Alexander Palma, of Huntington Station, second from left, with his wife,...

Alexander Palma, of Huntington Station, second from left, with his wife, Rina Palma, reunited with duo who saved his life — Northwell Health EMT Brian Krummenacker and paramedic Kevin Pantaleon — at Northwell’s annual "Second Chance" luncheon on Tuesday. Credit: Rick Kopstein

Alexander Palma was inside an MRI machine on March 10, 2023, for a routine follow-up exam after being diagnosed with congestive heart failure when something felt terribly wrong.

He pushed the panic button but he said the imaging center staff insisted the test would be over momentarily. 

Palma, 73, of Huntington Station, didn't have the luxury of waiting an extra minute, as he passed out inside the machine and went into cardiac arrest.

That's when the duo of Northwell Health EMT Brian Krummenacker  and his partner, paramedic Kevin Pantaleon, arrived at the scene, taking over CPR from a facility nurse and using a defibrillator to restore his heartbeat, as Palma's frantic wife looked on.

On Tuesday, Palma and four other cardiac arrest victims were reunited with the medical staff who saved their lives during Northwell's “Second Chance” luncheon in New Hyde Park.

“They were gods to me,” Palma said as he stood side-by-side with Krummenacker and Pantaleon for the first time since the incident. “God gave me my life. But they saved it.”

Emergency responders, Krummenacker said, rarely get a chance to revisit a patient and see how they've recovered.

“To actually see him doing well … it's a breath of fresh air,” he said.

The annual luncheon and awards ceremony, part of National EMS Week, gives New Yorkers who were given a “second chance” at life an opportunity to re-connect with the emergency responders who pulled them back from the brink of death.

 “When you see survivors — people who were pretty much dead and now they were brought back and given a second chance … it changes everything,” said Alan Schwalberg, Northwell's vice president of emergency medical services.“They get to spend more time with their loved ones; their kids and their grandchildren. It really hits home for our people.”

The event is named for Michael Guttenberg, Northwell's former medical director of clinical preparedness and a Ground Zero first responder who died in 2017, nearly five years after being diagnosed with pancreatic cancer.

Gene Tangney, Northwell's crisis management officer and Guttenberg's former partner, said EMTs and paramedics thrive in moments of chaos — when split-second decisions mean the difference between life and death.

“You made a sacrifice. You trained. You stepped forward. You made a difference," Tangney said of the first responders in attendance. “You can honestly say leaving this room today that you saved a life. And I don't know of a greater gift to tell your children.”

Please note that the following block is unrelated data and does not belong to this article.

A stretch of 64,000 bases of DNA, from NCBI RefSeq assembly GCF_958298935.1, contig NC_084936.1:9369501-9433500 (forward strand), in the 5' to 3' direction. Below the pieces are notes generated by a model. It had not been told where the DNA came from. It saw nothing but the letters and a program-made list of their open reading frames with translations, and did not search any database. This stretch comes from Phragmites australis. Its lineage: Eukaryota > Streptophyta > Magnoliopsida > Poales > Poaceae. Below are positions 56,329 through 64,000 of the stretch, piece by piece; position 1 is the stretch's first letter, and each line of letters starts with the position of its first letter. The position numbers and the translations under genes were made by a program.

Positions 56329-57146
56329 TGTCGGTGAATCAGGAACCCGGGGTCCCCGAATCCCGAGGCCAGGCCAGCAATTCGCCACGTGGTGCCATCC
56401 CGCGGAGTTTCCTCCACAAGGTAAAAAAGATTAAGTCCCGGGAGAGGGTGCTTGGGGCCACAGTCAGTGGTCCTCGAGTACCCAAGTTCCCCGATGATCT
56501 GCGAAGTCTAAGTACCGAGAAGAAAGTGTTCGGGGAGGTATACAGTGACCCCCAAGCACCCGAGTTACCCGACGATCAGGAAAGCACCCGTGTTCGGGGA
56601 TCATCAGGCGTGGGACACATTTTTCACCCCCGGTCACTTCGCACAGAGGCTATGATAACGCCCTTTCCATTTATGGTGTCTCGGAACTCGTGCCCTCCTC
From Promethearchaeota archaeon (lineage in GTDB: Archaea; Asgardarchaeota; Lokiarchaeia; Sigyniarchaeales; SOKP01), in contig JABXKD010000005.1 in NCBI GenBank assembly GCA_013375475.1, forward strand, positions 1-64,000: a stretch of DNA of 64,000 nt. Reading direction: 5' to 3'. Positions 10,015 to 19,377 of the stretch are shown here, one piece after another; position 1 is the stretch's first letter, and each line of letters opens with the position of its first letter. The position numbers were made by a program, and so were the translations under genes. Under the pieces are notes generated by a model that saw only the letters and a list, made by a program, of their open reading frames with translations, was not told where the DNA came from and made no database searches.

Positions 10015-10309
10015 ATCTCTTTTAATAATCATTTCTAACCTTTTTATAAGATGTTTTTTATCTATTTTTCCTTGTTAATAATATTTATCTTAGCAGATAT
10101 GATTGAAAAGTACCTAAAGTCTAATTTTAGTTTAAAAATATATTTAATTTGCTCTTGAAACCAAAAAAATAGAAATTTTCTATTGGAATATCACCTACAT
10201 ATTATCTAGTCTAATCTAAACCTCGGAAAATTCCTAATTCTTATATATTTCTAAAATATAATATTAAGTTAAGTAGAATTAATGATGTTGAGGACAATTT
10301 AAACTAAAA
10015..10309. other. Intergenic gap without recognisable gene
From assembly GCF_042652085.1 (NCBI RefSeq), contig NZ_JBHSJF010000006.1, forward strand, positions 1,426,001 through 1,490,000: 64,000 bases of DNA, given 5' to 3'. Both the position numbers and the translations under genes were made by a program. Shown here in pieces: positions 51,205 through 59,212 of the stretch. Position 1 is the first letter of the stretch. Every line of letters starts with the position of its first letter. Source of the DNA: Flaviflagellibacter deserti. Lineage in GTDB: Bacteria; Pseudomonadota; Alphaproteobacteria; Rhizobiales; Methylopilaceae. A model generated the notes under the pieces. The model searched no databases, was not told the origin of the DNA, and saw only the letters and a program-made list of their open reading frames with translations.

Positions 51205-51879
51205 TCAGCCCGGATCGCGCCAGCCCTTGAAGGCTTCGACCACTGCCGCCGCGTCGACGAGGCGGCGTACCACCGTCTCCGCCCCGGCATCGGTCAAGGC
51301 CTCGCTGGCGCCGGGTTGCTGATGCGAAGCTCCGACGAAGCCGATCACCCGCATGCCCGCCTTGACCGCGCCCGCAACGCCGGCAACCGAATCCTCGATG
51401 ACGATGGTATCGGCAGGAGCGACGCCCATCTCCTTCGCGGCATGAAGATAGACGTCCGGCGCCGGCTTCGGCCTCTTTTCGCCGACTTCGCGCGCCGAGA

Howard Lynch, 79, of Rosedale, Queens, was among those relishing a chance to reunite with the EMS crew who rushed to his home on Dec. 14, 2022, after he suffered a heart attack.

Howard Lynch and his wife Glenda of Rosedale, Queens speak...

Howard Lynch and his wife Glenda of Rosedale, Queens speak about the crew who saved his life at Northwell’s annual 2nd Chance Luncheon recognizing EMS professionals for providing critical, life-saving care. Credit: Rick Kopstein

Lynch, who never lost consciousness, was defibrillated back into a slow heart rhythm, only to experience four separate cardiac incidents in the ambulance that required frequent changes in treatment methods. An EKG revealed Lynch was having a second heart attack.

“I would like to pour my heart out to them,” Lynch said of the crew who saved his life. “Because without them, I wouldn't be here … I just can't thank them enough.”

Northwell paramedic supervisor Francis Pollicino said less than 10% of cardiac arrest victims survive the experience. 

Paul Grener, right of New Hyde Park spoke about the...

Paul Grener, right of New Hyde Park spoke about the crew who saved his life. From left: Francis Pollicino, Geordy Garcia and Yvette Mrozik at Northwell’s annual 2nd Chance Luncheon recognizing EMS professionals for providing critical, life-saving care. Credit: Rick Kopstein

One of the few exceptions was retired Nassau County Fire Marshal Paul Gerner, 75, of New Hyde Park, who collapsed in September 2022 while teaching a course on propane safety to the staff of the Hempstead Home Depot.

“I have no memories of it,” Gerner said. “I was standing there talking to somebody and then I was in the hospital.”

Pollicino, a family friend of Gerner, along with Northwell paramedic Yvette Mrozik and Hempstead Police Officer Geordy Garcia, arrived on the scene within moments and were able to resuscitate him.

Mrozik said she had “goose bumps” meeting Gerner, who served in the New Hyde Park Fire Department for 50 years, including as chief.

“It's very heartwarming and very touching,” she said. “It's an amazing feeling.”

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